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Every once in a while someone asks me about why I do the work that I do every day... this is why:

My morning started with a joyously tearful call from a mom dropping off her oldest daughter at college in Pennsylvania - a mom who at one point this year was dead-set on her daughter starting at community college because she just didn’t think she was ready for a four-year school… she thanked me for seeing something in her daughter that she couldn’t, and pushing her to see the things that I saw. How do you even respond to that?

But then I walked in my office and met one of the students I needed to work with today to help him with his registration for his fall classes at the junior college he was planning to attend this fall. He happens to be undocumented, and I was forced to confront today full-on what that really means for a kid who has spent almost his entire life in this country, was in the top quartile of his graduating class and scored the national average on the ACT - a kid who, by any of those measures, should be college-bound to study engineering this fall.

Given that profile, you might be wondering why he was planning on attending a junior college. Well, despite being accepted to every public institution in Texas that he applied to, and several out-of-state schools as well… without access to federal financial aid dollars, none of those were going to be a feasible option. So, the much more “affordable” junior college was where we landed.

He was in my office to re-register for his classes. You see, even our undocumented 18-year-olds must register for the selective service in order to receive federal or state financial aid… Texas has this nifty little program where undocumented students can receive state aid as long as you graduate from a public Texas high school. Awesome. We filled out the TASFA, Texas’s version of the FAFSA for undocumented students who can apply for state aid back in January - when you’re supposed to. And at that time, the student was not within 30 days of his 18th birthday, so he couldn’t register for the selective service yet. So we checked that box. Now, fast forward to August when they finally got around to processing the application and - shazam - in the mean time, he turned 18, so now there is a hold on his account. So, we mailed off the registration for the selective service (can’t do it online with out a social security number) and are in the up to 30 day waiting period for them to process the registration and then - when they feel like it - notify the institution that he is, indeed, registered. So by following all the rules and timelines, he is now stuck, without any financial aid even able to be offered, waiting. Except… he’s supposed to move in Monday. So… what now?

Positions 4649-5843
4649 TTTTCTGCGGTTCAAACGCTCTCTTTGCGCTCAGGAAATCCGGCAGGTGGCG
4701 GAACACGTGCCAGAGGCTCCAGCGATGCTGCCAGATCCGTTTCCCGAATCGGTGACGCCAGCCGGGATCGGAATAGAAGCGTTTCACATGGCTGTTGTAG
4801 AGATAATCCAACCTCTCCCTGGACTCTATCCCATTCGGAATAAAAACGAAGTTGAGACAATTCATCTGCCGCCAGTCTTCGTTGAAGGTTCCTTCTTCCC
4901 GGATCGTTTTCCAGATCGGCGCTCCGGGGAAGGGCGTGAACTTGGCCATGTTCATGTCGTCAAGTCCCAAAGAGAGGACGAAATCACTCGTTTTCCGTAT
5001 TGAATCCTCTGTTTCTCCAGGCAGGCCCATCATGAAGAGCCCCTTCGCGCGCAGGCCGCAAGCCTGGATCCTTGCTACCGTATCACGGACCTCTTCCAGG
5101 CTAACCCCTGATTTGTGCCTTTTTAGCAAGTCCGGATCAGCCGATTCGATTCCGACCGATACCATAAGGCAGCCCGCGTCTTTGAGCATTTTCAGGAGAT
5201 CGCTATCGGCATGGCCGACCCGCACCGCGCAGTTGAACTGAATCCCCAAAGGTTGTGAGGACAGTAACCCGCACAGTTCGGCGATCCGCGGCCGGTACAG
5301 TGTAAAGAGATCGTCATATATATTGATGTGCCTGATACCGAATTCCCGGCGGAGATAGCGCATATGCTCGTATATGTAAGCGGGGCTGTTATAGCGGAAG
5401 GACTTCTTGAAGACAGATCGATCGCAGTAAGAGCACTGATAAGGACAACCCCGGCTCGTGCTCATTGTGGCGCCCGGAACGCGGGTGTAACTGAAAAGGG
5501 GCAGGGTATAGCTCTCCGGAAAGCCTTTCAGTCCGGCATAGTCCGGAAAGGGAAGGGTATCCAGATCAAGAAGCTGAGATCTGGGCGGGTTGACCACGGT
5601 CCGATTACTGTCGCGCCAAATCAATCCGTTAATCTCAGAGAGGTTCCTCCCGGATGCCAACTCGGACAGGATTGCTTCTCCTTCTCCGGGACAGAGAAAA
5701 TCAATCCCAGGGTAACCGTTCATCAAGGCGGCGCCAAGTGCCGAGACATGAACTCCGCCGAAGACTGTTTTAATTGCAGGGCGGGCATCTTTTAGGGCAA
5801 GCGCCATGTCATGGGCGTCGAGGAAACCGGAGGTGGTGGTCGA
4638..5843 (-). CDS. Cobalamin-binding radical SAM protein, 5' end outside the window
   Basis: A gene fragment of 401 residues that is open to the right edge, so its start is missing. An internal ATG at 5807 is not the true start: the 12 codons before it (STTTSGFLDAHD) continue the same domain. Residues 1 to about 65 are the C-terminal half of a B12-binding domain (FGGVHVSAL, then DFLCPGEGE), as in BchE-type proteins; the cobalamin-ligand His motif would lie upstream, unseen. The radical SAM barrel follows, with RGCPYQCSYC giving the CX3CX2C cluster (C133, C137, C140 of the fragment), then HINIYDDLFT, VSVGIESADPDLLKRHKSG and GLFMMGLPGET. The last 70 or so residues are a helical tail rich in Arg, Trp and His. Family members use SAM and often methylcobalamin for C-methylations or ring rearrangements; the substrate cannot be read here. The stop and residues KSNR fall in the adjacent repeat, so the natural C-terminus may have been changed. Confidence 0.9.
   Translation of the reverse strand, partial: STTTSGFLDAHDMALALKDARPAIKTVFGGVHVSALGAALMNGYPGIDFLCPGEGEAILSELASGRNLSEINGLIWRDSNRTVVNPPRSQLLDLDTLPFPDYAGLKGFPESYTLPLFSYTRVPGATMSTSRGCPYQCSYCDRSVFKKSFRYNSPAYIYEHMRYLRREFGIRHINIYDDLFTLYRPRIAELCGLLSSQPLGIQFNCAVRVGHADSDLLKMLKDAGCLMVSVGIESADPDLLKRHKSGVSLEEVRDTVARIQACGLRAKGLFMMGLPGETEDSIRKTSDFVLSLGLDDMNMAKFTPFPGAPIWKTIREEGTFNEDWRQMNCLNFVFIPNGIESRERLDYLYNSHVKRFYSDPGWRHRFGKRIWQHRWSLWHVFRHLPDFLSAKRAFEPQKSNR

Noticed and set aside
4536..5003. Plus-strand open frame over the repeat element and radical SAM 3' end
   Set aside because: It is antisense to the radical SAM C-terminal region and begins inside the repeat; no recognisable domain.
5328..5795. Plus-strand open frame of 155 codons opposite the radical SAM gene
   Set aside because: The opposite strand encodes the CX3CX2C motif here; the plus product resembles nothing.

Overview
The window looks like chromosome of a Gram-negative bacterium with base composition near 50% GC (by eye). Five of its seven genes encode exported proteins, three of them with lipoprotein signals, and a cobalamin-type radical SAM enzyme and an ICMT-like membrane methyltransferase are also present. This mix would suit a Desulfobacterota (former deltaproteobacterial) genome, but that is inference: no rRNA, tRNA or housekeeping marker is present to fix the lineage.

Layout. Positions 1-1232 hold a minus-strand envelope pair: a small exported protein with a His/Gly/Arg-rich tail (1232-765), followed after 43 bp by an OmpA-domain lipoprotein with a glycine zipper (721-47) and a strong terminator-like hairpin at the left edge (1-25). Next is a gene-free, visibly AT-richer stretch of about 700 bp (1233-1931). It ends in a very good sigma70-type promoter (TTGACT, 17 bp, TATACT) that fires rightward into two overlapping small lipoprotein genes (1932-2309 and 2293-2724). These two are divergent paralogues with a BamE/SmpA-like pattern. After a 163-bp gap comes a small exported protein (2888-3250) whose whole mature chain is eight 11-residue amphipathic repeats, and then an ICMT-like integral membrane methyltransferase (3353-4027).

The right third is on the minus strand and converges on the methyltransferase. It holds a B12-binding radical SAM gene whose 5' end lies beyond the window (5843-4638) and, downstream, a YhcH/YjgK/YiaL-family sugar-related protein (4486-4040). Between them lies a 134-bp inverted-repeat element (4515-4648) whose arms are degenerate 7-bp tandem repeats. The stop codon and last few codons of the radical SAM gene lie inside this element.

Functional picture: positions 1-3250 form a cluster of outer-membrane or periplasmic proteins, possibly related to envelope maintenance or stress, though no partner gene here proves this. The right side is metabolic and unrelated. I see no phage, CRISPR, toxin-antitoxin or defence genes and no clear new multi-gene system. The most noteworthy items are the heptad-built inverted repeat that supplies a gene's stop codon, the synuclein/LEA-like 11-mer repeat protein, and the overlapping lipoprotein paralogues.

Great question. Triage time. Cost of attendance first semester will be a little over $4,125. If we put him on a payment plan and try to arrange some emergency funding… scholarship, loan, something… through our network, maybe we can still make this work. What can the family contribute? Family of six. Adjusted gross income of $15K per year. So… not much, if they also want to keep the lights on and the other three kids fed and clothed. Let’s try calling financial aid and see what our options are…

So we get the director of financial aid on the phone - the man with whom the buck literally stops - and he informs us that even if we had a package with state aid, the max value would be $2700 per year. Wait. What? You mean a state that is willing to spend over $4800 a year in per-pupil funding for this student in K-12 will now - when he is right on the verge of becoming a productive member of society - only invest less than half that amount… right around a quarter of the cost of attendance at the cheapest public option that exists?

When some people hear financial aid, they think “free money” and when it comes to undocumented students, that sometimes gets folks panties in a twist for a whole variety of reasons. But lets - for the sake of argument - take the free money out of the equation… let’s just talk loans. If he could just get access to the Stafford loan dollars available to everyone else (at a total of $9500 for the first year) then he could pay for his whole year of college. And as anyone who is out there paying off student loans knows… they are going to get their money back - one way, or another… so, is letting a kid who wants to be an engineer and will probably actually be able to afford to pay off his loans such a horrible use of public funds? Apparently.

So here we are. Seven months later. All the four-year options said he was smart enough to go to their school… just not rich enough. The only feasible two-year option he had available let him come to orientation and register for classes not once, but twice… slams that door shut four days before he is supposed to move in.

And now the options we are left with are trying to pick up a couple classes at the local community college while working as many hours as humanly possible to save up enough money over the next four months to be able to enroll full time next semester… or get a job a Starbucks and try to do their tuition reimbursement plan with Arizona State University online. Seriously? These are the best available options to the same kid that some of the best universities in Texas invited to join their student bodies.

That’s why he deserves to have someone at his side, buffeting the gusts of disillusionment and disappointment that assail, unannounced, driving you off course just when the destination is in sight...

And that’s why we do what we do.

So what can you do?!?!?!?! We are on a MISSION to raise at least $10,000 for our student-----can you help us? If you are unable to help…. PLEASE SHARE THIS WITH YOUR NETWORKS.

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Rian Carkhum 
Houston, TX
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